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WASHINGTON (RNS) Religious groups are divided over a lawsuit filed Tuesday (March 3) to overturn the Defense of Marriage Act (DOMA), which gay groups claim unconstitutionally denies them the rights and responsibilities given to straight married couples.
The Clinton-era law prevents the federal government from recognizing same-sex marriages or providing federal benefits to same-sex couples. It also says states are not required to recognize same-sex marriages performed in other states.
The Center for American Progress (CAP), a progressive Washington think tank, estimates that the surviving member of a same-sex couple would be denied more than $8,000 a year in Social Security survivor death benefits.
“This discrimination also clashes with the basic call for love and inclusion that is a cornerstone value across faith traditions,” CAP said in a statement.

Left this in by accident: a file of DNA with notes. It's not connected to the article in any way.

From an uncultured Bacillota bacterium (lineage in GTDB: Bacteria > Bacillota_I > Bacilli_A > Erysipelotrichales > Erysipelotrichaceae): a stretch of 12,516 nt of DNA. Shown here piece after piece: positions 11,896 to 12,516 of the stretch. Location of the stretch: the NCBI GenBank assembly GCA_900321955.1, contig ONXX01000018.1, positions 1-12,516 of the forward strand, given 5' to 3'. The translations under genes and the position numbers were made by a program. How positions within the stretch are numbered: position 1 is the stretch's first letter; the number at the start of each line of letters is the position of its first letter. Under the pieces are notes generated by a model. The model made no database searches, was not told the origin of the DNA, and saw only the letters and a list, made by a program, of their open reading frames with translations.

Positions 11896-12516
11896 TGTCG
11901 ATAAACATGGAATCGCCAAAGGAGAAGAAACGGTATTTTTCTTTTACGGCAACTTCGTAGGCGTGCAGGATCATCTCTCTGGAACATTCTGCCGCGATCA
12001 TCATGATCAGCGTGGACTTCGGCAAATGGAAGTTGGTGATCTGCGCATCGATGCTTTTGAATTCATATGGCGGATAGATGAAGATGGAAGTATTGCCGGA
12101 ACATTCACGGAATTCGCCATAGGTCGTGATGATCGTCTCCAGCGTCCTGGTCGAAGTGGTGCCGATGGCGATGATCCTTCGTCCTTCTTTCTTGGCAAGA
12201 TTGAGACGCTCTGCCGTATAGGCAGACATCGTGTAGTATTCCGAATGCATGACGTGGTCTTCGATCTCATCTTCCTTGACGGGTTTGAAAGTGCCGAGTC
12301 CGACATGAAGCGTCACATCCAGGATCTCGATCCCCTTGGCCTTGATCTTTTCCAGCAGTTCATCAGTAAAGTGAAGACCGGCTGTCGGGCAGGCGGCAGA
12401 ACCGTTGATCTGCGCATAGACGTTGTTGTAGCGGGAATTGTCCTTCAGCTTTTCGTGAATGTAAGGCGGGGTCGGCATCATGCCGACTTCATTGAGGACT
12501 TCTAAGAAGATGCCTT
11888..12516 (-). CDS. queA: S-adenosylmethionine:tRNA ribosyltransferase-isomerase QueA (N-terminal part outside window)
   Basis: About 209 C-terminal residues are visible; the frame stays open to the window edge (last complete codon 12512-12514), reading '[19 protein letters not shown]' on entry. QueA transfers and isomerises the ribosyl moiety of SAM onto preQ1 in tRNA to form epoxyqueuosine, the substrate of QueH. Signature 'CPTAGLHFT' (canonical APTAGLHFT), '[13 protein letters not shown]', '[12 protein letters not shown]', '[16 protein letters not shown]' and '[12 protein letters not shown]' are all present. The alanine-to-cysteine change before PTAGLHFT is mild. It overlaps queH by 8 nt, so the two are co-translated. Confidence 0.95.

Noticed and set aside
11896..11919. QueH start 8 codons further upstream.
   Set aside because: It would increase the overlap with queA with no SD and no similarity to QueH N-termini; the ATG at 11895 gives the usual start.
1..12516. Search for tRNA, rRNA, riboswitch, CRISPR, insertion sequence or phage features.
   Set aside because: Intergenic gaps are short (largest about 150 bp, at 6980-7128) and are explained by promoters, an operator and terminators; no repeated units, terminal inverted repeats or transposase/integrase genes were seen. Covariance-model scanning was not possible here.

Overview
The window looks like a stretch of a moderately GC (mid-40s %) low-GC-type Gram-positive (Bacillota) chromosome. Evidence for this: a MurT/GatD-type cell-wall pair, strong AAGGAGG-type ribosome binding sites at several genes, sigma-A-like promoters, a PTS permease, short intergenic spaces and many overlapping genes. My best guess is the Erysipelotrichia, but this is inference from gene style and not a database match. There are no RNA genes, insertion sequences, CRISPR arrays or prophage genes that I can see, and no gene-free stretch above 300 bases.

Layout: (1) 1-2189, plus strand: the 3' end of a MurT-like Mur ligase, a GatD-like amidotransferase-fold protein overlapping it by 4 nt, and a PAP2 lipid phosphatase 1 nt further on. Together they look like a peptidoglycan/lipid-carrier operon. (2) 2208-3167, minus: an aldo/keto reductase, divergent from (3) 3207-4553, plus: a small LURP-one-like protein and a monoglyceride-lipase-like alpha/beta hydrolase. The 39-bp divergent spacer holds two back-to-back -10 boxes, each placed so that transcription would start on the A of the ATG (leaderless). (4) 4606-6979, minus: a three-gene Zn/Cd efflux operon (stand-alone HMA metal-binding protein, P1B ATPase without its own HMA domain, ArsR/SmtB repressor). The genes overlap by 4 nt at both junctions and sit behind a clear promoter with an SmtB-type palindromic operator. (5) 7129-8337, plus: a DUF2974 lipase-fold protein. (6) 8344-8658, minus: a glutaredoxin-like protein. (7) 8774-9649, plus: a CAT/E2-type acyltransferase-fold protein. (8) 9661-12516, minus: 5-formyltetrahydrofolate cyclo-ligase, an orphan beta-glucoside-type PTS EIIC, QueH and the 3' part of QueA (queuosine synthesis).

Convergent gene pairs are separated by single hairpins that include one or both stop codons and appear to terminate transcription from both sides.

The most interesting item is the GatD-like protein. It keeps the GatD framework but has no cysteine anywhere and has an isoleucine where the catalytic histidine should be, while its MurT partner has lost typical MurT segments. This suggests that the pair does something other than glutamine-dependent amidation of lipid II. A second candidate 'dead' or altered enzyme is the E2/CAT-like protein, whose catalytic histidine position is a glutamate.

The suit, filed in federal court in Boston, comes as the California Supreme Courts hears oral arguments Thursday (March 5) in a challenge to last year’s Proposition 8, which overturned same-sex marriage rights in California.
Religious groups that support the challenge to DOMA include the California Council of Churches, the United Church of Christ, the Progressive Jewish Alliance, Unitarian Universalists and Quakers, according to CAP.
More conservative religious groups, however, remain opposed to nearly all government recognition of same-sex marriages, and say DOMA is needed to protect states from being forced to recognize gay and lesbian
unions.
“Public policy should be decided by the public, not by one judge and a very small number of radical activists,” said Brian Raum, senior legal counsel of Alliance Defense Fund Statement, in a statement. “America continues to overwhelmingly reaffirm that marriage is one man and one woman. Does the democratic process mean anything anymore?”
By Karin Hamilton
Copyright 2009 Religion News Service. All rights reserved. No part of this transmission may be distributed or reproduced without written permission.

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